Yet, while American trade policymakers are increasingly frustrated with the status quo, there is no real consensus on what a new strategy would look like. There is little appetite for imposing new tariffs. There is more interest in making it easier to block Chinese foreign investment, though this will do little to change the dynamics of the economic relationship. Regionally, the US has stumbled in its responses to the Asian Infrastructure Investment Bank (AIIB) and Belt and Road Initiative, expressing concerns and raising alarms but not proactively offering any concrete alternatives. (Of course, the Trans Pacific Partnership could be one such alternative, if the US later chooses to rejoin.)
This appears to be a moment of transition in American trade policy toward China. It is unclear where this transition will ultimately lead. But whether or not Trump sparks a trade war, the next US President is likely to seek some sort of reset in the US-China economic relationship.
A Transatlantic Trade Alliance?
The future of the US-China economic relationship will also be shaped by the evolving US-EU relationship. Both the US and the EU, after all, have largely similar complaints and worries about China’s economic policies and future trajectory. In principle, the two could coordinate their strategy, and negotiate from a position of strength.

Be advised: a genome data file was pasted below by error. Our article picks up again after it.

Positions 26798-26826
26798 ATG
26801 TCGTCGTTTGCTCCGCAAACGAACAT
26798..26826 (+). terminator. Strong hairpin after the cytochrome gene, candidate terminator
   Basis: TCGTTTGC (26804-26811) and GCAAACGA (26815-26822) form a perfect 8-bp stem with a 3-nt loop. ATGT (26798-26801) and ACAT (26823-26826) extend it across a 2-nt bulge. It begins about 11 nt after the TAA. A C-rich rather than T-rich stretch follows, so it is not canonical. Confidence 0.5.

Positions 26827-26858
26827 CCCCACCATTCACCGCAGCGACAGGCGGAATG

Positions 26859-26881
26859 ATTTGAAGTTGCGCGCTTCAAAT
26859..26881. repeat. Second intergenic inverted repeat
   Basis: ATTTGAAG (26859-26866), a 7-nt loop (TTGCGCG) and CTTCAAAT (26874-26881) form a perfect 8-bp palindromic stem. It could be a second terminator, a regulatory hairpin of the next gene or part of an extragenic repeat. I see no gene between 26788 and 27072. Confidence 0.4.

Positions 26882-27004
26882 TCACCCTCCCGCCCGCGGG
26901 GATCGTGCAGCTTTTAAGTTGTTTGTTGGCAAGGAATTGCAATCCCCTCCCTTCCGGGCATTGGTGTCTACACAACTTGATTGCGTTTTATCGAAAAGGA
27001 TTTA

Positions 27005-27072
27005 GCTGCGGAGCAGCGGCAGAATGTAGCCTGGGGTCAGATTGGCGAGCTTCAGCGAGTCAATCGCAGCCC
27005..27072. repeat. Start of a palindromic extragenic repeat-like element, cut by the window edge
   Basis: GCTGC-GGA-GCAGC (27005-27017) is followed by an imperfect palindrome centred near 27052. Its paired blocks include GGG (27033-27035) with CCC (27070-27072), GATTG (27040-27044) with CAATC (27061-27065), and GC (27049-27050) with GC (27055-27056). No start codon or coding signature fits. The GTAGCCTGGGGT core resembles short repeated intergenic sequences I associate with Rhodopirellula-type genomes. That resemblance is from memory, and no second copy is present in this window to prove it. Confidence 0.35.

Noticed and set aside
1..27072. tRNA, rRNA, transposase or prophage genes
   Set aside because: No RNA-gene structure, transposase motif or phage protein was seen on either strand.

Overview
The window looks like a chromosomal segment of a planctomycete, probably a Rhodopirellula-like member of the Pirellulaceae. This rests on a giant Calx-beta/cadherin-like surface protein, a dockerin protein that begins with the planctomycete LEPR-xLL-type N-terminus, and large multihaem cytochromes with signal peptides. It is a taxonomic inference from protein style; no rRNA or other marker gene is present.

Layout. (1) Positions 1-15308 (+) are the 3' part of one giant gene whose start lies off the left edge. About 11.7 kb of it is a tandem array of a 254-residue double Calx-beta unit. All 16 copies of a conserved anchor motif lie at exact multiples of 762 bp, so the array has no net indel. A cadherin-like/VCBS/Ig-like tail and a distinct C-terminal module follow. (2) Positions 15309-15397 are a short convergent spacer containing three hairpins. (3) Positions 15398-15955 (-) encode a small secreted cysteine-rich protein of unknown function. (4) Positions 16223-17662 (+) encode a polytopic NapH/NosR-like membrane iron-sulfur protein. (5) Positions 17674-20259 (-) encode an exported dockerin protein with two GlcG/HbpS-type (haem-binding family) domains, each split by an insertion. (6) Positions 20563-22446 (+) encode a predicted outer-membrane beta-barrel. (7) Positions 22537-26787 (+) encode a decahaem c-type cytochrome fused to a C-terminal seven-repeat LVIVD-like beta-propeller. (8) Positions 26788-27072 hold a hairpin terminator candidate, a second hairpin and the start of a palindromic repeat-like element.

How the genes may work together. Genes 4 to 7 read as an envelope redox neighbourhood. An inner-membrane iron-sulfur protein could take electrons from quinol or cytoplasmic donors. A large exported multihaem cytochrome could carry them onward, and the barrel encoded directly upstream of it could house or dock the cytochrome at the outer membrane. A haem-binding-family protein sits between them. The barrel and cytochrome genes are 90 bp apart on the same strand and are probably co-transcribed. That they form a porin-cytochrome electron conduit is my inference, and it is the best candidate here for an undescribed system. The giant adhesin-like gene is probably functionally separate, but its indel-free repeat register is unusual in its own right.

Yet there are also several trade conflicts between the US and EU, both short term and long term, that might hinder greater cooperation in addressing China. Trump’s aggressive trade rhetoric has often focused on Europe, particularly Germany. And after withdrawing from the Iran deal, the US is now poised to begin sanctioning European companies doing business in the country, setting up a showdown with European governments.
Beyond these Trump-induced pressures, there are some deeper strains in the US-EU economic relationship. There is increasing competition between the two most important regulatory powers in the world, most notably when it comes to data protection rules and internet governance. Given the importance of the free flow of information across borders to both the American and EU economy, this is likely to be a contentious issue for years to come. Meanwhile, negotiating Brexit is likely to pre-occupy the EU in the near term, and in the medium-to-long term taking the UK out of the EU will likely push EU preferences further away from those of the US.
The international trade system is shifting. It is becoming less multilateral and more fragmented, with more of the important action happening among smaller groups of countries outside of the WTO. It is becoming less legalized and orderly, with more emphasis on power politics, informal diplomatic bargaining and ad hoc arrangements. And with intensifying great power rivalry, trade policy is becoming an important arena of geostrategic competition, and increasingly intersecting with national security concerns.
American trade policy is both driving and responding to these shifts. And though these trends pre-date the current administration, the Trump presidency will likely help accelerate them.